Washington, D.C., Dec. 3, 2009—Last week President Barack Obama launched the "Educate to Innovate" campaign, a nationwide effort to help motivate and inspire students to excel in science and math over the next decade. A critical component to addressing the President’s goal of building an American workforce with 21st century skills through science, technology, engineering, and mathematics (STEM) undergraduate education is already being demonstrated successfully at several minority-serving institutions (MSIs)—Historically Black Colleges and Universities (HBCUs), Tribal Colleges and Universities (TCUs), and Hispanic-Serving Institutions (HSIs). Over the past three years, MSIs continue to take steps that help to further improve America’s global competitiveness and increase equity, especially among minority students, in STEM education.
A new report, Diversifying the STEM Pipeline: The Model Replication Institutions Program, released by the Institute for Higher Education Policy (IHEP), describes effective practices and policies that have enhanced and strengthened the STEM offerings at nine MSIs. These institutions participate in the National Science Foundation’s (NSF) Model Replication Institutions (MRI) initiative, which builds on best practices in STEM undergraduate education identified previously by a NSF- and NASA-supported, 11-year-old program called the Model Institutions of Excellence (MIE). The participating MRI minority-serving institutions include: Alabama A&M University, Navajo Technical College, New York City College of Technology, Northwest Indian College, Paine College, Southwestern Indian Polytechnic Institute, Stillman College, Texas A&M University Corpus Christi, and Universidad del Turabo.
“Clearly, a driver of the future global economy is STEM and a way to close the gap in STEM degree completion rates is by tapping into underrepresented minorities who are the fastest growing segment in our population," said IHEP President Michelle Asha Cooper, Ph.D. “These institutions have set an excellent example of how to increase student enrollment and graduation rates while remaining committed to expanding and diversifying the STEM workforce and closing the achievement gaps in the STEM fields among Black, Hispanic, and Native American students.”
Key Practices to Improve Stem Education Among Minority Students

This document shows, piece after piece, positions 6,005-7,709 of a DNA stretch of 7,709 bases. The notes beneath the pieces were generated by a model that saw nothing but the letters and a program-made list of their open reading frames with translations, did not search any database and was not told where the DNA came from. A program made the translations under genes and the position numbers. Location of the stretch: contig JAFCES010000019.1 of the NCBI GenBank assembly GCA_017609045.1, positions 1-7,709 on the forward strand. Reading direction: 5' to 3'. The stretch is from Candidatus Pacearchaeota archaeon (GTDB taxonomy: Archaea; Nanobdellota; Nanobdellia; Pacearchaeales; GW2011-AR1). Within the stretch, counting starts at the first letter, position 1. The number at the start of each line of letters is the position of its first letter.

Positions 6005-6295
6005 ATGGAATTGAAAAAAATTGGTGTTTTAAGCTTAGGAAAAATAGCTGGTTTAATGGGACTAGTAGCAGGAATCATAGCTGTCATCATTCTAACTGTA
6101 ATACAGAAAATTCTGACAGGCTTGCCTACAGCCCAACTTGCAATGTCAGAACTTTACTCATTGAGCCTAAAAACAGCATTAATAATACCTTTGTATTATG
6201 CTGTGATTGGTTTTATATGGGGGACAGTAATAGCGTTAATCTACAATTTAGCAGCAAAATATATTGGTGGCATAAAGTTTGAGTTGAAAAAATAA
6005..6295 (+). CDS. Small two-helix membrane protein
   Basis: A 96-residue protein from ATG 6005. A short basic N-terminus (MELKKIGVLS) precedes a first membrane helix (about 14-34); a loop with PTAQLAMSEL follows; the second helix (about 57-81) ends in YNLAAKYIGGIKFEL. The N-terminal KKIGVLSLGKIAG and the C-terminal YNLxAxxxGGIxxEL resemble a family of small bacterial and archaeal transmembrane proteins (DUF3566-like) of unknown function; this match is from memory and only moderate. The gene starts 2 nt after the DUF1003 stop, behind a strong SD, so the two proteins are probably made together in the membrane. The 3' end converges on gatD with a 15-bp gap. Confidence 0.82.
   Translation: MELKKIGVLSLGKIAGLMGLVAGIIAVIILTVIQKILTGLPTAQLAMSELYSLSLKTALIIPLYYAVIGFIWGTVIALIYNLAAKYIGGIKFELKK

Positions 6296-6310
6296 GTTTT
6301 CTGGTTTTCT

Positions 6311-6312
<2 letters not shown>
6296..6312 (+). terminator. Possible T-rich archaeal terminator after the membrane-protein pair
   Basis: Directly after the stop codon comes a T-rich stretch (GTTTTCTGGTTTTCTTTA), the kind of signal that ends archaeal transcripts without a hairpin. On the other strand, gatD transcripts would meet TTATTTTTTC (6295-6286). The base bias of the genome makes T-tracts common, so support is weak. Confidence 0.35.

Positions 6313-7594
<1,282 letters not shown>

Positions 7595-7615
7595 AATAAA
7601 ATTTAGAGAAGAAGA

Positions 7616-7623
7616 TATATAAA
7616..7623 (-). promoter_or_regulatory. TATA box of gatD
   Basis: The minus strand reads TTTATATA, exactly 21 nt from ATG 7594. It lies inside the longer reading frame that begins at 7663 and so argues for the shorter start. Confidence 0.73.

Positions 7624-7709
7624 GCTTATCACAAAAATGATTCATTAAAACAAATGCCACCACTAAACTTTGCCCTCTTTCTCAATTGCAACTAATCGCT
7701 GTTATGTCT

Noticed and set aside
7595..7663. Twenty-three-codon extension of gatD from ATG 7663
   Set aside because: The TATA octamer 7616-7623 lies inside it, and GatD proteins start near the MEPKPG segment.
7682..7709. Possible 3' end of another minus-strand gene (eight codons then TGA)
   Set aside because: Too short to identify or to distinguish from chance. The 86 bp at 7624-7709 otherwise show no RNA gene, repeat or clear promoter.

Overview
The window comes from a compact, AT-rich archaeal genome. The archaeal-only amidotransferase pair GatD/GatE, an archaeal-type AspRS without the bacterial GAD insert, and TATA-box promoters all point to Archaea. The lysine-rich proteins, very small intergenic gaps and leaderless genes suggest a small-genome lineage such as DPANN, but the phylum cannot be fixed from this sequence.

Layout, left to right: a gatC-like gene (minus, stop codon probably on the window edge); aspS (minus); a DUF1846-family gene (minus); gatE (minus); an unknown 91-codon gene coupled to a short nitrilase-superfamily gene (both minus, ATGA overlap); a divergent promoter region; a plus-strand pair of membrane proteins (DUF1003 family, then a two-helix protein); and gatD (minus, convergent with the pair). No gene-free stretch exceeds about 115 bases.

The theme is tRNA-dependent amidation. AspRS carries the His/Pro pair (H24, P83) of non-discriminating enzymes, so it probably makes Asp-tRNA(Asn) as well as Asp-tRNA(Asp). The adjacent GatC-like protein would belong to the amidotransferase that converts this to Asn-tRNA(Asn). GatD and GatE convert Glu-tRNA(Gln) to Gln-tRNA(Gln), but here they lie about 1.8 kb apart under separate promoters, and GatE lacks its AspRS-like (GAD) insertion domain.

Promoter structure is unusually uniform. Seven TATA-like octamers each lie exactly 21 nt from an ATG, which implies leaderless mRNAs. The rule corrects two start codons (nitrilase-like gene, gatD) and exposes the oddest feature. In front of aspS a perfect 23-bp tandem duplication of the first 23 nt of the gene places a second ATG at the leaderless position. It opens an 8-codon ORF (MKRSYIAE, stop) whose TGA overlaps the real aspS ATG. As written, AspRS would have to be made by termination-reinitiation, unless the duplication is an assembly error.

The report finds that the nine MRI minority-serving institutions replicated the following seven-components from the MIE model to improve their STEM programs:
- Precollege Initiatives. Prepare matriculating students to succeed in college and introduce students to STEM disciplines and careers.
- Student Support. Provide social, financial, and academic assistance to students.
- Undergraduate Research. Enable students to become directly involved in ongoing research.
- Faculty Development. Support recruitment, retention, and professional development of STEM faculty.
- Curriculum Development. Align curricula with accepted content standards and concepts relevant to the marketplace, the community, and the student population.
- Physical Infrastructure. Upgrade and maintain facilities and equipment.
- Graduate Programs and Science Career Initiatives. Facilitate admission to and retention in STEM graduate programs and careers.
Diversifying the STEM Pipeline: The Model Replication Institutions Program offers several recommendations—geared toward institutions, private foundations, researchers, and federal and state policymakers—to improve recruitment, retention, graduation, and matriculation into STEM graduate programs or careers. Some suggested approaches include strengthening mathematics preparation through K-12 partnerships, providing statewide opportunities to share best practices, and investing in institutional data capacity.
The MRI program is managed by IHEP as part of a broader portfolio of MSI student success initiatives and its ongoing partnership with the Alliance for Equity in Higher Education, a collaboration established in 1999 by the American Indian Higher Education Consortium, the Hispanic Association of Colleges and Universities, and the National Association For Equal Opportunity in Higher Education to represent the shared interests of TCUs, HSIs, and HBCUs.
Diversifying the STEM Pipeline: The Model Replication Institutions Program is supported by NSF, an independent federal agency that supports fundamental research and education across all fields of science and engineering, with an annual budget of $5.92 billion. NSF funds reach all 50 states through grants to over 1,700 universities and institutions. For more information or to download a free copy, visit IHEP's Web site at www.ihep.org.